CH: Well… I’ll be honest here and say that I was attached to the previous Question, Vic Sage (or Charlie Szasz, if you prefer). That was what I knew, and being honest, I initially scoffed at the idea of The Question being a mantle from one character to another. I also thought that having anything other than a male in a suit, a trenchcoat, and a fedora ruined the cool, graphic 60’s-Saul-Bass-ness look I always wanted to try to pull off on this character. But again, it was the writing that changed my mind. Greg has given her a great depth, and the passage to her of Charlie’s “face” makes a lot of sense, as written. I’m reluctant to go into a whole lot of detail, ‘cause I don’t want to give away anything I shouldn’t. But she’s intense, passionate, and motivated. And she has values, and it’s rare for that to be so apparent in a modern comics character. In a way, I kind of think she’s Greg, actually.

So, Renee won me over. My task beyond that was to make sure I could get over my initial visual concerns and find a take that worked for me. I took the weekend, read and re-read the material, and sketched. By that Sunday, I had pretty well decided that not only could I make her look cool, but that I wanted this gig. So, I wrote out an e-mail outlining what I thought my visual approach should be, attached my sketches to illustrate the point a little, and crossed my fingers that they’d like where I was going with it. And here I am.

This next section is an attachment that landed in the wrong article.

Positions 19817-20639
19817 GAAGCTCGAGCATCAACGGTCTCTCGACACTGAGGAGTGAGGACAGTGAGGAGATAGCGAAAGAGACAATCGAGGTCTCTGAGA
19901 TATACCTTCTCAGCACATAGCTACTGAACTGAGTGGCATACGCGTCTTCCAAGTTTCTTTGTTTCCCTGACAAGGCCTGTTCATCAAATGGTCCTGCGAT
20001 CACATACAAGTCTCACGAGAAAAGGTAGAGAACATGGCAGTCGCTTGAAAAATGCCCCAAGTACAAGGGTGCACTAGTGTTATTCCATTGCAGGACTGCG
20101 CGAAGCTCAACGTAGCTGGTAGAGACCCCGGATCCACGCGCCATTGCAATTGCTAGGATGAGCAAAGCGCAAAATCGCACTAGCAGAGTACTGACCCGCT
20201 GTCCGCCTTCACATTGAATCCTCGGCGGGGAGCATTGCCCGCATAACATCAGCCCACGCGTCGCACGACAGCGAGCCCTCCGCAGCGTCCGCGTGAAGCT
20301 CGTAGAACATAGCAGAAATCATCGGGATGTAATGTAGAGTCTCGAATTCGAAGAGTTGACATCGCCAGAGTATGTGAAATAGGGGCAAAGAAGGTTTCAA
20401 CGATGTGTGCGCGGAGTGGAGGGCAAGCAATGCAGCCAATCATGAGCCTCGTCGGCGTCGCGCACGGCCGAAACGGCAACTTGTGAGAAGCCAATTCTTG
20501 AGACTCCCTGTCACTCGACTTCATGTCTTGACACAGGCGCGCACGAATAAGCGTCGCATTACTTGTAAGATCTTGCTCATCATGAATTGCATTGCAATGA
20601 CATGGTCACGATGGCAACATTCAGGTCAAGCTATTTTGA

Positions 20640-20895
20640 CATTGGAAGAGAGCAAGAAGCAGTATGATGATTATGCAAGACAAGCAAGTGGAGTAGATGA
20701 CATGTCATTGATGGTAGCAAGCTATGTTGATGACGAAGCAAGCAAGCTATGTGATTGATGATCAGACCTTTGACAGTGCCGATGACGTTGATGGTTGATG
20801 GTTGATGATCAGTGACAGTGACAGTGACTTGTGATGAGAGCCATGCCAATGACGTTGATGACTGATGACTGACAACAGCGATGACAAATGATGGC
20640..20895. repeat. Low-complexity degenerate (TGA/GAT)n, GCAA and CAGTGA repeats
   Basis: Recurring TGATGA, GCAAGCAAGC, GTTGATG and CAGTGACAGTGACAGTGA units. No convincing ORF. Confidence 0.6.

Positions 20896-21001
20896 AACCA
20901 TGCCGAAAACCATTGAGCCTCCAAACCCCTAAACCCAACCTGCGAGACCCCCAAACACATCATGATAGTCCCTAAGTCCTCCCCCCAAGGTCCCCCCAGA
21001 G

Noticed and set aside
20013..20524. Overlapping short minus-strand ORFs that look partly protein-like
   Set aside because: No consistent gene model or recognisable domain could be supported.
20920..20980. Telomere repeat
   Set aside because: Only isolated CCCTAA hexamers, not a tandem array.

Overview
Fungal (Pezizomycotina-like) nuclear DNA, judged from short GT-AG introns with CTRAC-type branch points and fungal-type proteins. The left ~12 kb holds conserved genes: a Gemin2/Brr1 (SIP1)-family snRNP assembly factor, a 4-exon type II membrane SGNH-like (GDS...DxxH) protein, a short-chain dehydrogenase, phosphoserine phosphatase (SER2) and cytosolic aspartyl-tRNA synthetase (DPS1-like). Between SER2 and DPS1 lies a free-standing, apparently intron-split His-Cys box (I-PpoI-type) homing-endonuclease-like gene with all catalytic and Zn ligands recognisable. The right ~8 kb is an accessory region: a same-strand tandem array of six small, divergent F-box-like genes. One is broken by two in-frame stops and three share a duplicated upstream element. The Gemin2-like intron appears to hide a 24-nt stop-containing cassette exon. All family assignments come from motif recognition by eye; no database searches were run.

NRAMA: Finally Cully, you’re pretty much answers this through your other answers, but one last time, more directly, why, at this time, both for you as an artist, and for DC as a company, did you feel comfortable making this jump?

CH: At the risk of indulging a cliché, it just felt like a good time to settle down a little, you know? I like the people, I like the characters, and I like knowing what I’m doing in the foreseeable future. What a lot of people don’t know about this kind of work—freelancing—is that a good chunk of it is about generating your next gig. It takes effort and time to generate projects that will pay and that are going to be interesting enough. And there is some satisfaction for me that I’ve never been out of work for more than a day or two in almost two decades. But it was time for a change of pace, and I’m just happy to do it at DC, where I’ve spent so much of my career. I’m looking forward to having a lot of fun.

Twitter activity